While robos may be a good first foray into investing, it may not be the solution to accommodate investors long-term as they move through multiple stages of their financial journey, which is where a hybrid advisor could be considered.
Hybrid Advisors: Another Low-Cost Solution with Long-Term Benefits
While many investors shy away from financial advisors given their higher fees, a hybrid advice solution can be another low-cost way to have a say in a portfolio while also benefitting from third-party advice.
For many investors, their financial situation will evolve over time as they may get married, have children, inherit assets and plan to save for a child’s college. As an investor’s financial journey evolves, a financial advisor can be there at every step of the way, providing valuable benefits to help their clients create a successful financial future.
Advisors can provide valuable help in dealing with more complex financial questions. For those just starting out, who have only a modest amount of money, financial life is simple, and a simple investment strategy may suffice. But as people mature, their lives get more complicated and so do their finances. They buy houses, they have children, they save for college, they think ahead toward retirement. All these events have financial implications and raise questions.
Is a 529 plan the best way to save for college? Is a fixed-rate mortgage a better choice than one with a floating rate? How much life insurance is the right amount to hold? Does it make sense to have an IRA in addition to a workplace 401(K) plan and if so, which is better, a traditional IRA or a Roth. Are there strategies available that may ease the tax burden, both today and in the future? An advisor available through a hybrid solution can answer these questions.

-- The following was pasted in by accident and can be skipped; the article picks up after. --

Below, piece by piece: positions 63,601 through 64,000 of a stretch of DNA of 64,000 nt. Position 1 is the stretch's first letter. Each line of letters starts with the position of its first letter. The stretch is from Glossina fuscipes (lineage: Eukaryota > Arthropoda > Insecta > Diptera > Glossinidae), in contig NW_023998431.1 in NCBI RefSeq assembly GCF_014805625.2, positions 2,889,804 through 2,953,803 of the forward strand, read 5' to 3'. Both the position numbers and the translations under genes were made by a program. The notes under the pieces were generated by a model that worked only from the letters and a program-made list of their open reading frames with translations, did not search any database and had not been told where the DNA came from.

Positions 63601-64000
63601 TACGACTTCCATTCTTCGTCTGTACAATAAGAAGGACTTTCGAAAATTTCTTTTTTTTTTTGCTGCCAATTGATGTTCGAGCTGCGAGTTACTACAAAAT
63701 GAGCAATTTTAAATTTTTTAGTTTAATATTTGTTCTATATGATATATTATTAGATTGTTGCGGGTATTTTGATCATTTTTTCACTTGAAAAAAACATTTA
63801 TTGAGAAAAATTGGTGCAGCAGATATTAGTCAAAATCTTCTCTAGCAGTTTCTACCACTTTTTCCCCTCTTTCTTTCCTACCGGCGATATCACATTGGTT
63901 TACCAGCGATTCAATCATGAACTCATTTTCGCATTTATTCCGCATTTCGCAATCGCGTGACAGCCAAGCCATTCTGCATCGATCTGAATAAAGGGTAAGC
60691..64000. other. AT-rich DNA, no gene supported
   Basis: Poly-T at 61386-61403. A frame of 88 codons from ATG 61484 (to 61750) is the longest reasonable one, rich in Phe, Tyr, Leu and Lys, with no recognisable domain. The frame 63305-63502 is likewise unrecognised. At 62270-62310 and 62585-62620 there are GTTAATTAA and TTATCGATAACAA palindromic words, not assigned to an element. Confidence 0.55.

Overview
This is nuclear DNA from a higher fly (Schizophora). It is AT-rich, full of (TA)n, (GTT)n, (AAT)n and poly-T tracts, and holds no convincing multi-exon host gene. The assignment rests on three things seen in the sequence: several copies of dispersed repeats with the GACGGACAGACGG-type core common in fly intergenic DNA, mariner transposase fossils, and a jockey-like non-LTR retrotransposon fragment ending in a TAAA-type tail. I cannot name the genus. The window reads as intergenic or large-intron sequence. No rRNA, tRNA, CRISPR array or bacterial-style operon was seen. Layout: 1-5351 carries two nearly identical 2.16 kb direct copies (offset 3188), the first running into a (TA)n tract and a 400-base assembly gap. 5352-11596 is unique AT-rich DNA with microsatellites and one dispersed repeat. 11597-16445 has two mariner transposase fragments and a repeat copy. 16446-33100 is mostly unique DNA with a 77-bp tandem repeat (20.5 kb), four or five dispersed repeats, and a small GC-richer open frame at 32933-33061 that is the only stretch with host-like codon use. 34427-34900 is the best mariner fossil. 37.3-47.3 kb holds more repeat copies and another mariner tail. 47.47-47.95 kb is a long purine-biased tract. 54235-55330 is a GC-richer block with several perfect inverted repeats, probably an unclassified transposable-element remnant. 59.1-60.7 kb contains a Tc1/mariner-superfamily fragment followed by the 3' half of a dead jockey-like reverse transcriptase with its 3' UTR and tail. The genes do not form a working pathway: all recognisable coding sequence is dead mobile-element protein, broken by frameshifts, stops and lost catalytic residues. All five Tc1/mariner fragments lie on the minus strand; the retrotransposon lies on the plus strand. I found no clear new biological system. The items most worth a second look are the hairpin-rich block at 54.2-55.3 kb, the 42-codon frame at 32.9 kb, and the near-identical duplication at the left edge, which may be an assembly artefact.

That same advisor can help clients put all the separate pieces of their financial puzzle together and build a financial plan that is flexible enough to change with changing circumstances. Finally, an advisor can be there for periodic checkups to make sure the plan still makes sense. Ultimately some of those customers will decide they are ready for a traditional advice relationship with a trusted dedicated advisor.
Advisors can provide reassurance in stressful times. American investors have generally been fortunate. Since the Great Financial Crisis of 2008, the stock market has moved steadily higher. But even in this benign period, there have been scary episodes. When fears about the economic implications of COVID-19 first hit in March 2020, the Dow Jones Industrial Average lost almost 10 percent on one day and nearly 13 percent four days later. Investors with longer memories may recall that other bear markets were worse. The S&P 500 lost more than half its value from its peak in 2007 to its trough in 2009; the Nasdaq fell 75 percent in the technology selloff that began in 2000 and ended in 2002.